A US Federal Privacy Law Will Be No Magic Bullet
Who in their wildest dreams would imagine corporate general counsel (GC) clamoring for more regulation? Despite the prospect of additional statutory hoops to jump through, this is the sentiment heard at a recent in-person roundtable I attended and was the number one topic of conversation among a group of senior GCs, who expressed their desire for federal privacy legislation to replace the mash-up of different state privacy compliance laws. For years, GCs have skirted the issue with ever-increasing levels of budget and manpower, but they are eager to see this burden alleviated by an overarching federal law that delivers consistency, predictability, and clarity.
These hopes are showing some signs of becoming reality. Following the 2020 US election and a string of pandemic-induced delays, proposals for federal privacy legislation are moving ahead. In particular, a bill sponsored by US Rep. Suzan DelBene (D-WA) is supported by multiple stakeholders ranging from tech giants to corporate GCs, whose privacy holy grail would be a single, comprehensive federal law that would reduce the growing burden of privacy compliance. These views are representative of nationwide concerns about the difficulty of privacy compliance under the current fractured, state-by-state system.
Almost without exception, corporations want and need to be compliant—particularly if they are publicly listed. Yet privacy compliance is becoming more and more difficult to navigate, as the landscape has become so confusing: California, New Mexico, Maine, and Virginia, for example, already have significant consumer privacy laws; New York, Massachusetts, Maryland, and Hawaii have new laws in the works. Some 25 additional states are at various stages of the legislative process, with some holding out altogether and playing the waiting game. It’s no wonder this patchwork approach is a challenge for any organization with a nationwide footprint to navigate. This complexity has a significant impact on the administrative and financial overhead of compliance professionals, as well as their organizations’ potential exposure.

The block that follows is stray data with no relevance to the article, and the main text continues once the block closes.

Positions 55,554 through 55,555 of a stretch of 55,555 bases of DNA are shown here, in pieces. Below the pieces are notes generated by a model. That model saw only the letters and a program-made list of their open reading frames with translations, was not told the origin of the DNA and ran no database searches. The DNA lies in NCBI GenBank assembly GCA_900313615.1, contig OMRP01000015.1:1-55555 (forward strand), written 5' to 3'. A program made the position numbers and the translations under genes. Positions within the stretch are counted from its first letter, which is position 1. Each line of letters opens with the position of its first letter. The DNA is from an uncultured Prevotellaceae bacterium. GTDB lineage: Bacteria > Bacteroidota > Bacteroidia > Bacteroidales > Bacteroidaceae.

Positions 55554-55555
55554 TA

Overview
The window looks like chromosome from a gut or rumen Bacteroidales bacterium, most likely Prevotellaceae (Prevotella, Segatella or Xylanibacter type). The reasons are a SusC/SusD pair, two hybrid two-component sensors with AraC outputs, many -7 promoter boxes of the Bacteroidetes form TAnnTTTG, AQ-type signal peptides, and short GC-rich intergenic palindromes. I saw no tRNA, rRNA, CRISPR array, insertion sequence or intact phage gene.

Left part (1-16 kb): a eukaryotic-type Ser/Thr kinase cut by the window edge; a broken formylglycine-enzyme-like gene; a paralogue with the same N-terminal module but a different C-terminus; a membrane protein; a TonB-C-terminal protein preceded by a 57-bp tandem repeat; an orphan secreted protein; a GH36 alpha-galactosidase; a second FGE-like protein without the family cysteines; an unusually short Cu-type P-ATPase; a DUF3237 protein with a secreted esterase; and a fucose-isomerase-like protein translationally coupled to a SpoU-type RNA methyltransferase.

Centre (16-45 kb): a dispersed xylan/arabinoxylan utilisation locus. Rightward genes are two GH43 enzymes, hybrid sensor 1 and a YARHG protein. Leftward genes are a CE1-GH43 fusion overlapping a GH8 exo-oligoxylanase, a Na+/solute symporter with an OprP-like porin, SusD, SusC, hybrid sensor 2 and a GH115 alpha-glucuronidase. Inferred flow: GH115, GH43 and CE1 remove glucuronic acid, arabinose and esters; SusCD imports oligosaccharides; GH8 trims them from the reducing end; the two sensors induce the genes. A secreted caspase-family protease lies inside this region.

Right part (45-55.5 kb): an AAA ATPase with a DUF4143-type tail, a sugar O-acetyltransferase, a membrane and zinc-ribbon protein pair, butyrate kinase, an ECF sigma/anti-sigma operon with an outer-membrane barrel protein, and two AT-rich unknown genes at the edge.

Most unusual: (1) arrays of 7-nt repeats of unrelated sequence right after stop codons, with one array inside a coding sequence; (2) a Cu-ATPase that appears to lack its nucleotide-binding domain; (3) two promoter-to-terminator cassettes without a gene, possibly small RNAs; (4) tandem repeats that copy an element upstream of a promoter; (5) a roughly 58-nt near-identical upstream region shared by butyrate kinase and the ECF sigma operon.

Demand for concrete and consistent federal privacy guidelines is real and growing, and our multijurisdictional approach to privacy is certainly a key driver. However, there is another driver for change that receives less attention but is equally important: data.
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Copyright  CEP Magazine, a publication of theSociety of Corporate Compliance and Ethics (SCCE).